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This won't loop more than once, so I am unable to check if I have a client message:

 new Thread() {    
   public void run() {
     while(true) {
       for(int I=0; I<numPlayers; I++) {
         if(!players[I].isConnected()) {
           players[I].drop();
           System.out.println("Client disconnected!");
           players[I]=null;
           readers[I]=null;
           writers[I]=null;
           numPlayers--;
         }
         try {
           System.out.println(readers[I].ready());
           if(readers[I].ready()) {
             BufferedReader reader = readers[I];
             System.out.println("Reading");
             switch(reader.read()) {
              case PacketID.Connect:
                System.out.println("Connect");
                players[I].name=reader.readLine();
                PrintWriter writer=writers[I];
                writer.write(PacketID.Connect);
                writer.write(MaxPlayers);
                writer.write(numPlayers);
                for(int I2=0;I2<numPlayers;I2++){
                  writer.println(players[I2].name);
                  players[I2].sendMessage(
                    "Client "+players[I].name+" has connected!");
                }
                writer.flush();
                break;
              case PacketID.Ready:
                System.out.println("lolol lol");
                break;
            }
          }
        } catch (IOException e) {
          // TODO Auto-generated catch block
          e.printStackTrace();
        }
      }
    }
   }
 }.start();

I can see people saying my code is messy and inefficient. I'm going to clean it all up later Also I don't know why stack overflow is malformatting my code.

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3  
You're modifying one of the loop's conditionals (numplayers) within the loop. that's almost never a good idea. –  Marc B Jan 21 '11 at 2:45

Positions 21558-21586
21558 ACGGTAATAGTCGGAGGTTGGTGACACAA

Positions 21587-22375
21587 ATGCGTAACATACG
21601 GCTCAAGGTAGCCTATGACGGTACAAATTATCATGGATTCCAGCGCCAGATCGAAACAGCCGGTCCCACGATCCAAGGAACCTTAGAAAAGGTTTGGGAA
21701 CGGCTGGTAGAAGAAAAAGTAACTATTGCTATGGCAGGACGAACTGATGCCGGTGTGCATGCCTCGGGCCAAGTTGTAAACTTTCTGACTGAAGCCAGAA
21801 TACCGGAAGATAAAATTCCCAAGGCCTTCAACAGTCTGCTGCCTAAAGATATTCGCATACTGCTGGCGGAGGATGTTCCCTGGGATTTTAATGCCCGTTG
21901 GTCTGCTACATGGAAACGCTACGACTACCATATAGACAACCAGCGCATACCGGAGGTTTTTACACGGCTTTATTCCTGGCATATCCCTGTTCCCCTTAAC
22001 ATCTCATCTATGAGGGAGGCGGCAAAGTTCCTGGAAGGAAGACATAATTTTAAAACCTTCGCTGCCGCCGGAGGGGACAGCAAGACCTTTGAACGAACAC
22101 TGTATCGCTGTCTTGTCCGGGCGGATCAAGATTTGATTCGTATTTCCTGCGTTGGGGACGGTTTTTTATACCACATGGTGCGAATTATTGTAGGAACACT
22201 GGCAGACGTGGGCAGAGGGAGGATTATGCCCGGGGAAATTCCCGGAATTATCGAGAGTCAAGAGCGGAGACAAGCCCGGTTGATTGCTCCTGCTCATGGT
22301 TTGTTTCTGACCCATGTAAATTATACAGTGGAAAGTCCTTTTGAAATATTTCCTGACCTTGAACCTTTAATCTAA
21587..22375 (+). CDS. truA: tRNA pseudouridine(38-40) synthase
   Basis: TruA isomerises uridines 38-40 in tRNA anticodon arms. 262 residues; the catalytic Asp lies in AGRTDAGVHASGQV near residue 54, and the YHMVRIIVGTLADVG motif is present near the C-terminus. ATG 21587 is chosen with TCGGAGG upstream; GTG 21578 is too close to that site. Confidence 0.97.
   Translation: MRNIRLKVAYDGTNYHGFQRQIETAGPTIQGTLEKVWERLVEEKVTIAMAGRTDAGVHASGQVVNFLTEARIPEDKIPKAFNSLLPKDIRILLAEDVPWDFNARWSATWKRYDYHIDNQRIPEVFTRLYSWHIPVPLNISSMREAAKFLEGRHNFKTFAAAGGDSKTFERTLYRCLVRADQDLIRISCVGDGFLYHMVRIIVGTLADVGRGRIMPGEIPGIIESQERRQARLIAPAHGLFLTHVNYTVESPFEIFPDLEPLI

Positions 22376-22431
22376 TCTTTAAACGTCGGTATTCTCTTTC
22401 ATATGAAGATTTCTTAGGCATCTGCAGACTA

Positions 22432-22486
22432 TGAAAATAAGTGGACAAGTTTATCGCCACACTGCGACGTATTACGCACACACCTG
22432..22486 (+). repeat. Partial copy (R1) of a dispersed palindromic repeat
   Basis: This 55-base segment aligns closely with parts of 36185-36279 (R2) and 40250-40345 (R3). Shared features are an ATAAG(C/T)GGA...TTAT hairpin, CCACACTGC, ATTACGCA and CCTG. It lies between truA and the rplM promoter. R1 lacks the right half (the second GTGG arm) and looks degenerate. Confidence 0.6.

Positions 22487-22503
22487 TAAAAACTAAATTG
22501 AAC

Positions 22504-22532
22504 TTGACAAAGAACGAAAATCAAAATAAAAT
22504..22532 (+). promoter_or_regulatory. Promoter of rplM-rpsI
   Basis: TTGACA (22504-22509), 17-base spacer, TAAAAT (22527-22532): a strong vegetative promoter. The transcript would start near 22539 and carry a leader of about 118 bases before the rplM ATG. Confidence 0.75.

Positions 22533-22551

The player isn't disconnecting, nor does it say it is. So I doubt that is the reason. And I'm talking about the while loop in general, it's not repeating itself. –  Someguynamedpie Jan 21 '11 at 2:46
7  
You say you'll clean it up later - but this is a textbook example of why it's better to write clean code rather than clean it up later! If you'd formatted it properly and used a for loop rather than a while loop without any break statements then the solution would probably be a heck of a lot easier to find, perhaps even obvious. –  berry120 Jan 21 '11 at 2:48
    
It's not really needing cleaning up, more of making more efficient. –  Someguynamedpie Jan 21 '11 at 2:49
4  
It's not really needing cleaning up, more of making more efficient. No need for cleanup? So why you don't see the reason? I always do all possible cleanup before debugging hard or asking. –  maaartinus Jan 21 '11 at 3:20

8 Answers 8

Your logic of looping on

for(int I=0;I<numPlayers;I++)

is flawed because it assumes no "holes" in the players array. What if you have 3 players connected (0,1,2) and player #0 disconnects? You'll decrement "numPlayers" and never look at player #2 again.

Also, you don't appear to be checking for null in your readers and writers array, so you no sooner set readers[I]=null then you start trying to reference it.